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Carrying the torch for human rights

The Brooklyn Paper
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Brooklyn helped fan the flame of controversy when it played host to a traveling human torch relay that has traveled more than 80,000 miles across the world to decry the Communist Chinese government in time for the Beijing summer games, August 8-24.

The 120-strong Human Rights Torch Relay (HRTR) arrived in Downtown Brooklyn as part of a tour to approximately 150 cities on four continents, for an illumination ceremony at Centre Street and walk across the Brooklyn Bridge beneath a banner bearing the message, “Olympics and Crimes Against Humanity Cannot Co-exist in China.”

A coalition of oppressed groups and elected officials hosted the trek in a symbolic relay to bring attention to the on-going human rights abuses by the Chinese Community Party, particularly with regards to Tibet.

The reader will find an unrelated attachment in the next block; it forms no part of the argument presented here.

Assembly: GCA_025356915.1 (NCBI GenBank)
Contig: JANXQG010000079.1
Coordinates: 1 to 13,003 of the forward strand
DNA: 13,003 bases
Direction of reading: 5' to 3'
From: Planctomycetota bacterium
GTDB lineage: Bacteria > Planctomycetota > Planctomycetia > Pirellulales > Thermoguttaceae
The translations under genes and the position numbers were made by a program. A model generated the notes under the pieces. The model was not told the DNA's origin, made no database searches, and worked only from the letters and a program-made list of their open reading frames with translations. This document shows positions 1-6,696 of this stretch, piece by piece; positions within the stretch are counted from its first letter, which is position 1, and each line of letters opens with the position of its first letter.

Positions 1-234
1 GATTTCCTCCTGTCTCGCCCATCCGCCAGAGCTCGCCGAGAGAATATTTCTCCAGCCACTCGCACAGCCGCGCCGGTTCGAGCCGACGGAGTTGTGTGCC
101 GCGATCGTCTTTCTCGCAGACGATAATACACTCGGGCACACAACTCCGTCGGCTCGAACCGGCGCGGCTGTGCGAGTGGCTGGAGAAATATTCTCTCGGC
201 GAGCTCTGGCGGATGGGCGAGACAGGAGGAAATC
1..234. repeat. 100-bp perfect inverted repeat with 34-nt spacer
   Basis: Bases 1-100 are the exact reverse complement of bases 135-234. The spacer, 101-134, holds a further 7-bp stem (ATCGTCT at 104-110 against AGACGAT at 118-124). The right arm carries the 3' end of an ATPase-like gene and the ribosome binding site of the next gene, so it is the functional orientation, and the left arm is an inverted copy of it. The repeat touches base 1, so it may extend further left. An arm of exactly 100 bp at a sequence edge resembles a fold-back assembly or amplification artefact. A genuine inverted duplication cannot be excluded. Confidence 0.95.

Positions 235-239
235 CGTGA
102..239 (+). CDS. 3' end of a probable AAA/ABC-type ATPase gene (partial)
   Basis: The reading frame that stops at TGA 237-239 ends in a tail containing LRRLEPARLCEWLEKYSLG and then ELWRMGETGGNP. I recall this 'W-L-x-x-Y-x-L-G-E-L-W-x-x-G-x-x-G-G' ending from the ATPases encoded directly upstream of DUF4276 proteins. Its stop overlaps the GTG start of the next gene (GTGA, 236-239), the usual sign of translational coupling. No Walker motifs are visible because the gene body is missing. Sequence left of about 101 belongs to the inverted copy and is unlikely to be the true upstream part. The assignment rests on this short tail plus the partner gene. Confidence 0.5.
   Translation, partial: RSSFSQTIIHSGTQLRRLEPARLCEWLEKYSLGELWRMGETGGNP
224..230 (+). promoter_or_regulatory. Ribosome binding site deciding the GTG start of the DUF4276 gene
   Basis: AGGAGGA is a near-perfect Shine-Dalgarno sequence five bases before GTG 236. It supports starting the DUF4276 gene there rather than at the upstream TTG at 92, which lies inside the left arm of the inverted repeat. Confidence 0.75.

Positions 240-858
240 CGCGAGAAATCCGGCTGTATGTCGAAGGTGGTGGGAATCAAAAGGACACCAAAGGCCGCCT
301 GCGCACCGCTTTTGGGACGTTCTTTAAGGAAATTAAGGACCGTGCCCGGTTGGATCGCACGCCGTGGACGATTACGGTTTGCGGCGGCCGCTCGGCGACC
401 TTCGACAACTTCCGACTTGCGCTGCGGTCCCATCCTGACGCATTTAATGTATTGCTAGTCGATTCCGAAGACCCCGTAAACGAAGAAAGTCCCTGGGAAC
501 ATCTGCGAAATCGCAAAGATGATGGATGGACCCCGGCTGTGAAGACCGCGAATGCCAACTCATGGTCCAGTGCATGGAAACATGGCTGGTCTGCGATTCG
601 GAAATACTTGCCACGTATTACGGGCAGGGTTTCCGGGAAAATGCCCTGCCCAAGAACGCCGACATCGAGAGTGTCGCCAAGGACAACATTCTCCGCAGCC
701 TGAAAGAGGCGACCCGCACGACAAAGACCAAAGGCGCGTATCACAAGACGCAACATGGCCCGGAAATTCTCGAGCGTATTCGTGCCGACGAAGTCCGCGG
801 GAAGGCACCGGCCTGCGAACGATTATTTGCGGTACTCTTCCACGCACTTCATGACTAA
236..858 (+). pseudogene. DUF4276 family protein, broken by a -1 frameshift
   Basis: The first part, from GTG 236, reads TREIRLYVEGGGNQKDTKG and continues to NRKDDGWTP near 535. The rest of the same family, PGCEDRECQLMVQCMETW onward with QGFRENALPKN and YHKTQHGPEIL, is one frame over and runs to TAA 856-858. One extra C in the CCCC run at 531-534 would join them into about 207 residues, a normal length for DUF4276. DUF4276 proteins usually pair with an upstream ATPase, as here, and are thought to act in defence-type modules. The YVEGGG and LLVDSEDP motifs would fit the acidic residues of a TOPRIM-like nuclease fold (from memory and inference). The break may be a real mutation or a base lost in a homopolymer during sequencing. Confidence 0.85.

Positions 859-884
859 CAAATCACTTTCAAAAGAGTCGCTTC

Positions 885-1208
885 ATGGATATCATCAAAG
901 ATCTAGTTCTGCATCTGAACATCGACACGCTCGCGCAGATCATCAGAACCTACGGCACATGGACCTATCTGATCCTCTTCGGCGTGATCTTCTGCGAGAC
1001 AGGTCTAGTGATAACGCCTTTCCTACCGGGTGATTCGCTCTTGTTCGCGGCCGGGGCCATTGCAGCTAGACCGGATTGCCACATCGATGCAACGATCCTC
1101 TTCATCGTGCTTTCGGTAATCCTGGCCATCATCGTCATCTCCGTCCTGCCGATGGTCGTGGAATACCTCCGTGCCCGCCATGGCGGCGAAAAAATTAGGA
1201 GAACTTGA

Leading the group were a pair of women dressed in Grecian togas, a harkening to the ancient games in Greece, where a sacred flame was lit from the sun’s rays at Olympia, and stayed lit until the games were completed.

Unlike the official Beijing Olympics flame-bearer, who is protected by bodyguards at every stop, the HRTR relay invites anyone to join in and run alongside the bearer of the human rights torch.

The flame returned to China, May 3, to begin the final leg of its journey across the nation with scheduled stops in such places as the peak of Mount Everest before arriving in Beijing for the game’s opening ceremonies.

The HRTR started in August 2007 in Greece and its participants include individuals, church leaders, government officials, civic and professional groups in addition to non-profit organizations committed to universal human rights.

Updated 11:48 am, January 16, 2019
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